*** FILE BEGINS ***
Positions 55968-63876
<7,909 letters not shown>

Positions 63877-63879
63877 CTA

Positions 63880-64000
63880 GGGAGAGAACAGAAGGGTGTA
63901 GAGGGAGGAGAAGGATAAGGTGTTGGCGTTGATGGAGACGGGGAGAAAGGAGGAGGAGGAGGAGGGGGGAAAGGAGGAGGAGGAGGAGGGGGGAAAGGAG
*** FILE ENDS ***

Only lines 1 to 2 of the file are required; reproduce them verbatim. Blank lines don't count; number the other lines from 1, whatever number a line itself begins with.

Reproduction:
Positions 55968-63876
<7,909 letters not shown>